Choosing the right chain - additional functions, future development, and other factors

Choosing the right chain - additional functions, future development, and other factors

Table Of Contents

Additional functionalities
Stage of development
Handling tokens
Paying for fees
Energy efficiency

We have now managed to dig through the most technical stuff of blockchain selection. Let’s now, step by step move a into softer areas of blockchain evaluation.

Additional functionalities

A blockchain in essence provides a secure layer of transactions. Smart contracts are right now a necessary addition, and we don’t even think that this one could be missing.

But there is more. A chain could offer additional services such as:

  • Identity solutions
  • On-chain storage solutions
  • Fiat on/off-board ramps
  • Oracles
  • Indexing services
  • Wallets
  • Randomness generators
  • Bridges
  • Privacy
  • Governance solution

Many of these are chain agnostic meaning they can be provided by third parties but having a native solution at hand provides additional benefits in regard to easy implementation because it’s supported natively, better optimization and the fact that it avoids situations when a third-party service is down while the blockchain and the app is operational. Another factor to consider is cots as native solutions will usually cost less.

Some project may or may not need all or even any of these applications so decision will be highly personalized to the project.

For us an DID solution will be important, and a native solution would be preferred.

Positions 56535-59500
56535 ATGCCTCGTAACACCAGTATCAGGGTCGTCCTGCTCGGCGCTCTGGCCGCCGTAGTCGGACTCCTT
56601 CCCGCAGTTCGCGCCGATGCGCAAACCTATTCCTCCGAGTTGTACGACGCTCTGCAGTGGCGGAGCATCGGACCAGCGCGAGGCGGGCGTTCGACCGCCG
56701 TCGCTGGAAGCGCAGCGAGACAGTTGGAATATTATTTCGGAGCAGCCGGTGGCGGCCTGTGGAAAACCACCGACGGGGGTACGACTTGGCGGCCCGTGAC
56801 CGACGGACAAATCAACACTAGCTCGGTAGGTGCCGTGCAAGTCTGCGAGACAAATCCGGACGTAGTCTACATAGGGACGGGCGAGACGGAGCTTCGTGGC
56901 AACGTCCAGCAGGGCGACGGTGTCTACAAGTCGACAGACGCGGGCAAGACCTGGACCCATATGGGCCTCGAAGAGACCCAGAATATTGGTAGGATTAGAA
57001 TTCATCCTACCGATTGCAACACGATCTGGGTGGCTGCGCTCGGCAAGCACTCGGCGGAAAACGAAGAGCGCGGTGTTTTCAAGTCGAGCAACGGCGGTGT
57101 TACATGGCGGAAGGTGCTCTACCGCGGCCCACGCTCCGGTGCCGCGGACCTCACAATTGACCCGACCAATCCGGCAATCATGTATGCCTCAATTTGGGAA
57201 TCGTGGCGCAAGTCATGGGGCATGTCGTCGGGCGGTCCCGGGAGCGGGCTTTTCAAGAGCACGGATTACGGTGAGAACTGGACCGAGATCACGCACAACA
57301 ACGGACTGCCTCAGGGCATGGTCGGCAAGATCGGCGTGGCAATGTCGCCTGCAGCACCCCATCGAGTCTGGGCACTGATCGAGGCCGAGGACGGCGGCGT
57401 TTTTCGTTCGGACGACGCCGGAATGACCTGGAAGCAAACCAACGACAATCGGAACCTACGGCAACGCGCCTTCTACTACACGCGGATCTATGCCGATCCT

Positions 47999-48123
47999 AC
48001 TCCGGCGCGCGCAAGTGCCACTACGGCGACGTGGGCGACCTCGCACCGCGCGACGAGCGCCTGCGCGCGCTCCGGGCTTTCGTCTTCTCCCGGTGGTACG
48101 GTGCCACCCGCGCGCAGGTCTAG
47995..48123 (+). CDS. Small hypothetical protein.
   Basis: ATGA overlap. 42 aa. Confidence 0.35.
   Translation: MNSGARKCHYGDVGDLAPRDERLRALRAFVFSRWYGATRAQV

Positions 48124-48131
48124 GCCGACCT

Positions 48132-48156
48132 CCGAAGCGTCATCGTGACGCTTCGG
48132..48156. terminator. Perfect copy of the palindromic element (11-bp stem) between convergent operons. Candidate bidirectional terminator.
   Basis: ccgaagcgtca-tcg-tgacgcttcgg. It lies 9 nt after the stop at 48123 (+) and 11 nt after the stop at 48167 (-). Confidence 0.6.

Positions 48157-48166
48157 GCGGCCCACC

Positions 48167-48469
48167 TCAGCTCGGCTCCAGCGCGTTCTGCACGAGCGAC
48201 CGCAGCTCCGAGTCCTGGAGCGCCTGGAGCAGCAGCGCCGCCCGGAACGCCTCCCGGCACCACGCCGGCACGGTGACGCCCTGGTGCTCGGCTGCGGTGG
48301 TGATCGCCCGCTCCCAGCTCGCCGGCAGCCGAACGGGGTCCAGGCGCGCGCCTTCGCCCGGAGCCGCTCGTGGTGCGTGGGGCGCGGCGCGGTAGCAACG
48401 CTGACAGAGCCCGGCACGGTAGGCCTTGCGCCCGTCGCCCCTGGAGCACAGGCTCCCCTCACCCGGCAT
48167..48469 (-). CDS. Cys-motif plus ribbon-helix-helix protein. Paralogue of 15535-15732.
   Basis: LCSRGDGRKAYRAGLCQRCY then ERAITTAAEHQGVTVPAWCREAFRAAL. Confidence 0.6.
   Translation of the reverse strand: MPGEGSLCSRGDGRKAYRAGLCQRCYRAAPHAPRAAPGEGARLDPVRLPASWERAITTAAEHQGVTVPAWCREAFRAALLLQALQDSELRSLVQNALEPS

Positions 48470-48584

A distributed storage is always beneficial, just think about NFTs. You can not store an image or a video directly on a chain. You need a storage solution for this.

If there is native support for fiat onboarding and offloading this is a huge advantage as we will be targeting new users, not 100% familiar with blockchain. Easy entry in the crypto world is highly valued.

Every project needs real world data. It can be as simple as the current time or a price of an asset. Without oracles it is impossible for a project to know this data. The oracle to go to is of course Chainlink and that is one of the integrations that’s preferred but having a native oracle is beneficial, even if it only serves as a backup.

Indexing services like graph simplify development.

Wallets are important and each chain should have one. In the case of EVM there are many wallets available and compatible with every EVM chain and token.

Randomness generators are something only hardcore developers think of, but do you know that one of the core safety mechanisms for developing a consensus mechanism is providing true randomization of leader node selection? Not so easy.

Bridges are gateway into the multichain universe. Good bridges to other blockchains are important for tapping into liquidity and interoperability. What to look in bridges? Flexibility in flexibility or trustlessly adding new types of tokens, finality times and custody risks.

Privacy might be a deal breaker for some projects seeking regulations. On the other hand, some projects look for this specific feature as their main functionality of a chain.

Having a working governance solution would be a good feature for what we are trying to build as we do want to have decentralized governance and we do think token holders should have a saying.

Stage of development

This is a tough decision to make. On one hand one would prefer to go with a fully developed chain, evolved, proven to work, with a huge ecosystem of dApps and a big community. And on the other side there are new chains with great ideas, innovative, full of potential, but without developed ecosystem, big community, liquidity, and the security it comes with it.

It is far easier to get official support from younger chains, usually they are faster and with cheaper transactions, and they tend to make more progress in a shorter amount of time. But they will have less infrastructure like a working DEX or an NFT marketplace and less TVL (Total Value Locked).